I wonder whether the Government have thought carefully about including, in addition to the question of impropriety, the test of dishonesty. Dishonesty is well understood by juries; it was defined very clearly by the Court of Appeal in Ghosh 25 or 27 years ago. The House will remember the two tests. First, the jury has to decide the objective test: is the conduct that has been proven against the defendant such that, according to an objective view, one would regard as dishonest? That is test one. If the prosecution overcomes that hurdle, there is the second test, which is seeing through the eyes of the defendant. Did the defendant appreciate that it was dishonest-not according to his base ideas of honesty, but according again to the standards of ordinary, decent people?
In other words, that is a totally objective test and a subjective test according to objective standards. That may sound complicated, but I do not think that it is. Judges and juries have been able to cope with that very well. Would we lose anything if we had such a test to clarify the meaning of that rather wide term "impropriety" in relation to the main structures of the Bill? I suggest not.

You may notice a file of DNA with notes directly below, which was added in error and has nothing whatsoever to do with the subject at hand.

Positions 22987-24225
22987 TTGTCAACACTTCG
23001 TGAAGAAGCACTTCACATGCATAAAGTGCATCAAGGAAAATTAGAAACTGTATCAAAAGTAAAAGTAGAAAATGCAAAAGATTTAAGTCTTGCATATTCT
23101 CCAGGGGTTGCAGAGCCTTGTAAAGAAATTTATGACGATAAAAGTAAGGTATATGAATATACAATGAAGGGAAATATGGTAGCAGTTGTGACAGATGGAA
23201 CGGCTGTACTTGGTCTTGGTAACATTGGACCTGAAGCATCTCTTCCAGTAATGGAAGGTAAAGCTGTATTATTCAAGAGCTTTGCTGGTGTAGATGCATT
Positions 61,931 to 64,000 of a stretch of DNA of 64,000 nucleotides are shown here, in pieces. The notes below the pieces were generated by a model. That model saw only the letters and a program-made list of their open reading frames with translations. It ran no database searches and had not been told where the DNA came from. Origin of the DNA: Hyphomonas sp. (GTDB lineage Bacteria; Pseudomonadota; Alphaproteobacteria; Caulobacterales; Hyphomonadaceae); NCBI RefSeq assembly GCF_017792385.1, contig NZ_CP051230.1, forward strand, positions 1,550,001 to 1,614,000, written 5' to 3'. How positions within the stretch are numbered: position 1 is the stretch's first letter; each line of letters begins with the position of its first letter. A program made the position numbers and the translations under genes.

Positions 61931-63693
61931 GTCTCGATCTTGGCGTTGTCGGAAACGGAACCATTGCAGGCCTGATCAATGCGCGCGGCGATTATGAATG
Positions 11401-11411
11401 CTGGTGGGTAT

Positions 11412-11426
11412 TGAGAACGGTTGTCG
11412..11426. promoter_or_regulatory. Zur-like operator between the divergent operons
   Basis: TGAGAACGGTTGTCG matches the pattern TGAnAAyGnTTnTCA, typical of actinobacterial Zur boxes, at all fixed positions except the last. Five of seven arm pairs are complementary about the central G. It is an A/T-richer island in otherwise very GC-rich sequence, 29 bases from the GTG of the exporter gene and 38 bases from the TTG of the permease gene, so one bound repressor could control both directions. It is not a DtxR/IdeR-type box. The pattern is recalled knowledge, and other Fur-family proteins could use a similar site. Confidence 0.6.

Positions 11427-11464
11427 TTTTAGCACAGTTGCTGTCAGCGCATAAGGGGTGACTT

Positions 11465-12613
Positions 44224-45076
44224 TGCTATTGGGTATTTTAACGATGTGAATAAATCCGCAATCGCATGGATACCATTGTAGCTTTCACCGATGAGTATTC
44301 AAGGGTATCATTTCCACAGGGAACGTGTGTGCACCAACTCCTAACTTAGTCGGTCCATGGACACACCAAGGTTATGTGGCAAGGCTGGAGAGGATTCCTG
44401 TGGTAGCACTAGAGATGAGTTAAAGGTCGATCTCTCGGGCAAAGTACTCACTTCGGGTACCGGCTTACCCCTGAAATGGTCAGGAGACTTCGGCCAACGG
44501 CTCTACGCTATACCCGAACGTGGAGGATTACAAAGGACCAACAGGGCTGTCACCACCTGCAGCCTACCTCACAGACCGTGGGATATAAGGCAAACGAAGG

There may be another reason for introducing a reference to dishonesty. The Explanatory Memorandum states that it is not anticipated that there will be a very considerable increase in the number of prosecutions, nor indeed that there will be any greater pressure on prison places. One may ask rather tartly: if you are developing a new mouse trap, what is the point if it does not catch mice? But that is not the point of this
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There was a note published by the Library of the House of Commons in April this year, dealing with the Bill as it then stood. It set forward this fact: between 1997 and 2003 the average number of prosecutions each year for this offence was 21. That is a very low figure, especially considered side by side with the average number of prosecutions for the offence of fraud in the same years, which was of the order of 23,000. Nobody would for a moment suggest that only 21 cases of bribery and corruption occurred in the United Kingdom during that period. Nobody would suggest that it was as low a figure as 210 or indeed 2,100.
Offences of bribery and corruption, as every Member of the House appreciates, are very different from burglary offences; you know when those have happened. With rape offences, you will know when some of those have happened, as complainants all too often will not go to the police, although when they do the offences are recorded. The same applies with robbery and so many other offences. Bribery and corruption is not like that. There is often no conscious victim. There is often no overt evidence at all that anybody can track down.